The advocate of mere Christendom, in which category I place myself, must at some point address the question of whether or not we should have an established church. And, if so, which one? We already asked the Holy Ghost Lightning Tabernacle, but they declined.
There are layers to this, making it a fun activity, like a birthday cake. There are constitutional issues, wisdom issues, historical issues, and scriptural issues, at least, and so let us treat them in that order.
When the Constitution of the United States was adopted, the First Amendment addressed the issue of an established church at the federal level, but this did not address the Christendom question. It has been made to address it by means of revisionist history, but originally it had nothing whatever to do with it. The Constitution forbade a Church of the United States on federal grounds, not secular grounds. The document was dated in the year of our Lord 1789, and when it was adopted 9 out of the 13 states had established churches on the state level. There was no sense that the non-establishment clause was in any sense violated by those states having official state religions.
Now this does not make establishment at the state level a good idea. It simply makes it a constitutional option. Patrick Henry, who grew up in Presbyterian and Anglican circles, had been appalled by the flogging of a Baptist preacher under the laws of Virginia, as would I have been. That kind of thing should repulse us all.
If various states have their state birds and state flowers, there is no problem if the national government adopts the bald eagle, and whatever flower it was they adopted. But if the state establishment is Congregational in Connecticut and Episcopalian at the national level, you are just asking for trouble. Since the Founders weren’t asking for trouble, and were creating a federal government (and not a national government), they removed from Congress the authority to create a national church. And good for them.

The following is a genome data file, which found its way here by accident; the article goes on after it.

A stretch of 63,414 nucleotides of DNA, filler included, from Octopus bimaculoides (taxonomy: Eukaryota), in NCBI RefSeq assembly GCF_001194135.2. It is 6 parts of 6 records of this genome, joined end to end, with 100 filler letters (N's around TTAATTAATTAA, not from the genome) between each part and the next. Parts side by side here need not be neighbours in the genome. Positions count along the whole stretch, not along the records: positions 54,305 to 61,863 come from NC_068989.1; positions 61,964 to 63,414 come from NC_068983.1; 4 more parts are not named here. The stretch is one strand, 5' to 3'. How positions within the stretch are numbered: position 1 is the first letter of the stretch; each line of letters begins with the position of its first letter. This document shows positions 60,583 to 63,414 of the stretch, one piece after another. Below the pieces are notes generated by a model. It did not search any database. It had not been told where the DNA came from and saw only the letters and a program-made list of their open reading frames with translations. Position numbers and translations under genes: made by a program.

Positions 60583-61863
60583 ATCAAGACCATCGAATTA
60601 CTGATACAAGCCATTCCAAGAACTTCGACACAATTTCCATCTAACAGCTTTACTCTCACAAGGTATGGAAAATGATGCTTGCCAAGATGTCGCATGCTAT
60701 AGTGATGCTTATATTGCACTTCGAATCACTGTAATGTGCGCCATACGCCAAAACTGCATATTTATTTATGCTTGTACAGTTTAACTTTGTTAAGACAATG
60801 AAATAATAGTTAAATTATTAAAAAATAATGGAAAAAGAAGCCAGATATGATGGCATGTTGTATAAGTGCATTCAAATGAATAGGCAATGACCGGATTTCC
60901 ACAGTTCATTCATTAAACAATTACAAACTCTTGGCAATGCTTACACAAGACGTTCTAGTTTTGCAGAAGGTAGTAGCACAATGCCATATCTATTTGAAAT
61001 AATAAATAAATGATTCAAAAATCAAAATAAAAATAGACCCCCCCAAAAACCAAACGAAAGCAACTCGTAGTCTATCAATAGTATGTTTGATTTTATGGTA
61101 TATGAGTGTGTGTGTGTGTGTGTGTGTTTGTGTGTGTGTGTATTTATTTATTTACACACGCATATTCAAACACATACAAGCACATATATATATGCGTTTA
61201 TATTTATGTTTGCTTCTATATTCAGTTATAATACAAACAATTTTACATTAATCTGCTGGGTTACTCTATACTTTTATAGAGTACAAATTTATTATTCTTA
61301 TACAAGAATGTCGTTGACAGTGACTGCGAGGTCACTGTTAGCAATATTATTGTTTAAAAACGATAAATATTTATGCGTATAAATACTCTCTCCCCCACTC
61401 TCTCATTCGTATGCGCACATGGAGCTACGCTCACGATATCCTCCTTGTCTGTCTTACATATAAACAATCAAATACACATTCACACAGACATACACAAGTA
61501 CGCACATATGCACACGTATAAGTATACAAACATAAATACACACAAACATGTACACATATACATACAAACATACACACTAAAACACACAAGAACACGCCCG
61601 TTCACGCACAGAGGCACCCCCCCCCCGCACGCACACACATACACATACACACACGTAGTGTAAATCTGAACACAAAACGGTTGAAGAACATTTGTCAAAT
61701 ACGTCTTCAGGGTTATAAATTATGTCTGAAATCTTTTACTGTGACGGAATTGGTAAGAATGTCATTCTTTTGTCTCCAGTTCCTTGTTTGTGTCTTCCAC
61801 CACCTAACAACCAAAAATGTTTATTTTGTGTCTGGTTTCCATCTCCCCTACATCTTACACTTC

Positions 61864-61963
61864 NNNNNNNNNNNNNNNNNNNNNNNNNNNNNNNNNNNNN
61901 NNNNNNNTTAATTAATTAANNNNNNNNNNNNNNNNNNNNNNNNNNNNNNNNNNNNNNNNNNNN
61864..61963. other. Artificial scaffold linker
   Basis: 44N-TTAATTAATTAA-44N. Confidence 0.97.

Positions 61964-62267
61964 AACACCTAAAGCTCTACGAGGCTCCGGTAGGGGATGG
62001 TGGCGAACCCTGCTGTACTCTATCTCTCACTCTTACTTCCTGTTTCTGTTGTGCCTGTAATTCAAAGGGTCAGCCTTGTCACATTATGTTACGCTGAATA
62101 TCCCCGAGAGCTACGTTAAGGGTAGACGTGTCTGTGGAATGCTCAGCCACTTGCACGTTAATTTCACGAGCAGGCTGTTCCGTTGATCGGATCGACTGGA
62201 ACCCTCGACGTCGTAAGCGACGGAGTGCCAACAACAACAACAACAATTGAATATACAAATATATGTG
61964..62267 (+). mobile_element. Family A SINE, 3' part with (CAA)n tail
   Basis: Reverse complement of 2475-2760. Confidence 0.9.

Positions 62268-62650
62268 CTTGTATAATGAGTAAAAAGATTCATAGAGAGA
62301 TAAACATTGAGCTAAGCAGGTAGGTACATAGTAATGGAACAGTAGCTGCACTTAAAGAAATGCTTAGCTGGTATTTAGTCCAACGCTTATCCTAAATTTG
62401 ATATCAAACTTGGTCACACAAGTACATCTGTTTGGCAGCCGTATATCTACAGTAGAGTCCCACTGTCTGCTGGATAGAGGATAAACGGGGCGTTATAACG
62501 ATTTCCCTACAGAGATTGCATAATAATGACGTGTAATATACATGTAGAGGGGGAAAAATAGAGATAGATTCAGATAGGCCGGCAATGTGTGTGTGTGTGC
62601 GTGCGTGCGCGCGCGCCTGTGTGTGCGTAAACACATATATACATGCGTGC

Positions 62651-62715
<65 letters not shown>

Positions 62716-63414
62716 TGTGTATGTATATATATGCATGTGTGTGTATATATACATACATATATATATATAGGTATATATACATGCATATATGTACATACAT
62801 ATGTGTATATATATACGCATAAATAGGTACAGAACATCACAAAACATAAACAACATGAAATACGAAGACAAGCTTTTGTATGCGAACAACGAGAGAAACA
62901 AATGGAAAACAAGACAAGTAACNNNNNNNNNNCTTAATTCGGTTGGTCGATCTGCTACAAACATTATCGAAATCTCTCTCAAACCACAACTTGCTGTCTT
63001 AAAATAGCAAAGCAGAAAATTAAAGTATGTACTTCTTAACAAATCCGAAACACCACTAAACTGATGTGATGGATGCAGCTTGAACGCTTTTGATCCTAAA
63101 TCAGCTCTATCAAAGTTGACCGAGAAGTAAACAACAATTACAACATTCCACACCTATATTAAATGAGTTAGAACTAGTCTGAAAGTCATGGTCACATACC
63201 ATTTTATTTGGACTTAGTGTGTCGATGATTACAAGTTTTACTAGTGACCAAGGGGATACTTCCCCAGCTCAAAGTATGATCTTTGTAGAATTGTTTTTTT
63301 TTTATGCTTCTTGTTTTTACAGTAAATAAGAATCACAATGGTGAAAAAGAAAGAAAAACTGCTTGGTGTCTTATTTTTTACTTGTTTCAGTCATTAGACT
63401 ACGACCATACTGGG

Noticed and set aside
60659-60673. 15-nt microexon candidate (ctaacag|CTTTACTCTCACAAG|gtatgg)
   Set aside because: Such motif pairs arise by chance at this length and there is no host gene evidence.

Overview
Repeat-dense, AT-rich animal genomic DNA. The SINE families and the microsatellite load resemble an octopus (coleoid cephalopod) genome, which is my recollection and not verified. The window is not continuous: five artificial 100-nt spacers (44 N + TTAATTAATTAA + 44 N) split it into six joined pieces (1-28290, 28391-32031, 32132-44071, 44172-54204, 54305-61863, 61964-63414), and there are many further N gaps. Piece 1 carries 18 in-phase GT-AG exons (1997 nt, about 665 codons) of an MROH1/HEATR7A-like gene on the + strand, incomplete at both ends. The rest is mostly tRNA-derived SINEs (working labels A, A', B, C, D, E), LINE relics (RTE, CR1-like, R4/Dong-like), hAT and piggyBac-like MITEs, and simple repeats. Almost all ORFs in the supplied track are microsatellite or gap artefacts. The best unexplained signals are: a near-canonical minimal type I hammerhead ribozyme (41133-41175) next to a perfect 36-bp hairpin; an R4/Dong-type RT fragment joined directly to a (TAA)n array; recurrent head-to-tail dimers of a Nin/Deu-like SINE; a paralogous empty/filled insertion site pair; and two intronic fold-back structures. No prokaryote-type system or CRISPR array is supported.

After the War Between the States, the Fourteenth Amendment was adopted, and sometime later, court decisions retroactively applied the restrictions of the earlier amendments to the states — with the central government as the arbiter. This was a reversal of the form of government established by the Founders (as a glance at the Tenth Amendment should reveal), where the states jealously guarded what the central government could and could not do.
So, then, if we are going by original intent, there is nothing unconstitutional about (say) South Dakota establishing the Lutheran Church as their official denomination. Would that be a good idea? In the abstract, I don’t think so, but it would be preferable to what we have now.
What are the wisdom issues? A strong argument can be made that establishment (official recognition and tax support for the churches) is the spiritual kiss of death for those churches. As a general rule, we do not look for spiritual vibrancy among all the state’s kept clerics. This is kind of obvious, and in fact the obviousness of it has been used by many to argue for the (completely unrelated) point that the civil government does not need to conduct its business in the light of Christ’s lordship. But tax support for churches and recognition that Jesus outranks the highest human authority are distinct questions. Thus it is possible for someone (myself, for instance) to argue against establishment and in favor of our forms of government being explicitly Christian. I would want a federal republican system among civil entities, all of which are explicitly and formally Christian, and some of which may have formal church establishments. Speaking postmillennially, I would want those establishments to gradually be set aside, but they aren’t the end of the world either.